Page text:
Acral lentiginous melanoma
Acral lentiginous melanoma (ALM) is a type of melanoma that occurs on the palms of the hands or the soles of the feet. The condition can develop in normal-appearing skin or within an existing mole.
ALM begins as a flat patch of discolored skin that may enlarge slowly over time.
Although the cancer cells often remain contained at the skins surface (epidermis) initially, ALM can become invasive and spread as the condition advances. Like other flat forms of melanoma, it can be recognized by the ABCDE rule.
Signs and symptoms
Typical signs of acral lentiginous melanoma include the following
- Longitudinal tan, black, or brown streak on a nail
- Pigmentation of proximal nail fold
- Areas of dark pigmentation (palms of hands)
Although ALM affects men and women of all skin colors equally, is it most commonly diagnosed in people over age 40. The underlying cause of ALM is poorly understood. It is not related to sun exposure like other forms of skin cancer.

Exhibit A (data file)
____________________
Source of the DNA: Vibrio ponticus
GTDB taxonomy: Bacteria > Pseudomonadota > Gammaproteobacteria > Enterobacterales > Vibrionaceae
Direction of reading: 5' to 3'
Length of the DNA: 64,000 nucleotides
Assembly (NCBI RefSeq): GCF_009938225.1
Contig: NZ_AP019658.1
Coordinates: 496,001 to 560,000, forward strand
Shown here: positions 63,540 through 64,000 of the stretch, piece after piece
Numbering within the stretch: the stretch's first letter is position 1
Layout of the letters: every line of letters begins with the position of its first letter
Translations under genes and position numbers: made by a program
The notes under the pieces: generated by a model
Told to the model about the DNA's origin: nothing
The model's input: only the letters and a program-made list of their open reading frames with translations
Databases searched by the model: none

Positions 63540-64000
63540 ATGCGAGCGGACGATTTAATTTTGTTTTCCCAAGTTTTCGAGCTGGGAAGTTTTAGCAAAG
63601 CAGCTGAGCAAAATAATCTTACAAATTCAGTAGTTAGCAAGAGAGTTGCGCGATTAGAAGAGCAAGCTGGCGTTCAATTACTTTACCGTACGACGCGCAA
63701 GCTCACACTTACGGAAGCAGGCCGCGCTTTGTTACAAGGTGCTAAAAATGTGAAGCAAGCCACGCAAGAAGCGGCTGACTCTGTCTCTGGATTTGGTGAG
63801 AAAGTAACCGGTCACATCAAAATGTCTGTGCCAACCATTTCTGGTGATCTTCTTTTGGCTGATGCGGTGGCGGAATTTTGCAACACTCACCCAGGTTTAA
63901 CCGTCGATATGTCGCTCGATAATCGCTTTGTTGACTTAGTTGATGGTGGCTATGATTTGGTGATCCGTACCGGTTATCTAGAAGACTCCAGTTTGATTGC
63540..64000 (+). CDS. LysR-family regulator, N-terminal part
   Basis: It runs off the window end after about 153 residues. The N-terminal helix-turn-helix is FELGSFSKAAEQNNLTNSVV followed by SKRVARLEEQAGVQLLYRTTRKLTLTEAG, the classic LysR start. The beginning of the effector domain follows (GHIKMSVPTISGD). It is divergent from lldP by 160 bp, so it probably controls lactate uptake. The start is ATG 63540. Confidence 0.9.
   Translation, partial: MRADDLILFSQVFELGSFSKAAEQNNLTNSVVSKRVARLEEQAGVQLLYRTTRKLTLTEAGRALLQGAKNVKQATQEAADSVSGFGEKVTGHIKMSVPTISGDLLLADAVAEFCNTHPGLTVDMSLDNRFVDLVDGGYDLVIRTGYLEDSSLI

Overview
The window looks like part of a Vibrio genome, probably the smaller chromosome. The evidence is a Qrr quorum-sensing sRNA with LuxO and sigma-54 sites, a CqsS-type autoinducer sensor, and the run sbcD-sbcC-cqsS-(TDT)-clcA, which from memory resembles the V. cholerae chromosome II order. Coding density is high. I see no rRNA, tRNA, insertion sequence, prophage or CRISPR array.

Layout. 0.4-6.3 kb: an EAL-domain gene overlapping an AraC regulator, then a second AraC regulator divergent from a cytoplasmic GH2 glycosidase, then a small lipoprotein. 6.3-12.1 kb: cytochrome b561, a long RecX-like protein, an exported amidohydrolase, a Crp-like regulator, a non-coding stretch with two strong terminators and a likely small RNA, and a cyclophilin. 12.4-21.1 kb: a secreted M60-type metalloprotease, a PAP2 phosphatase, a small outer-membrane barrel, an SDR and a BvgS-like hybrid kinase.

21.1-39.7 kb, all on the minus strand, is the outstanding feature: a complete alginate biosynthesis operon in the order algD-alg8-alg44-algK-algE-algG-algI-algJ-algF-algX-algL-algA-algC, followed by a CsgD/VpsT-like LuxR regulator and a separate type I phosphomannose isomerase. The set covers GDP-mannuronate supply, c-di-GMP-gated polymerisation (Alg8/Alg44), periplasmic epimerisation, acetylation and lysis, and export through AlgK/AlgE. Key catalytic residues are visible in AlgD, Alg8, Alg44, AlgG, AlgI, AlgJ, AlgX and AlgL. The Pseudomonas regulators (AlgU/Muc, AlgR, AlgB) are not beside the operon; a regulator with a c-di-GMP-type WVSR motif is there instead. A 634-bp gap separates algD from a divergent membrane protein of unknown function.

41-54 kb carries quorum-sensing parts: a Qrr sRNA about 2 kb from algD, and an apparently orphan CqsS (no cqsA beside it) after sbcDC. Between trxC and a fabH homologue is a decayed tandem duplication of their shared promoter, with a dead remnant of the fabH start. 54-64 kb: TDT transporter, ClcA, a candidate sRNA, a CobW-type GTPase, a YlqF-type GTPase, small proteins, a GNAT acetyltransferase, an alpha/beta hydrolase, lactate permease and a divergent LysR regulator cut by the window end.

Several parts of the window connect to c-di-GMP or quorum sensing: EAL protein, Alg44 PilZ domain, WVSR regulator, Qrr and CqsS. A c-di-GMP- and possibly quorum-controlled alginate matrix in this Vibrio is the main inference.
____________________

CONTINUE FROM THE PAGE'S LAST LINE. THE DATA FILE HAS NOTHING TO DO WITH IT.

Even though the ideal method of diagnosis of melanoma should be complete excisional biopsy
Initial treatment generally consists of surgery to remove the skin lesion. Additional therapy (such as radiation therapy or immunotherapy) may then be recommended depending on the severity of the condition.
The medication(s) listed below have been approved by the Food and Drug Administration (FDA) as orphan products for treatment of this condition.
- Aldesleukin (Brand name: Proleukin)
Latest research - Acral lentiginous melanoma
NIH genetic and rare disease info
Acral lentiginous melanoma is a rare disease.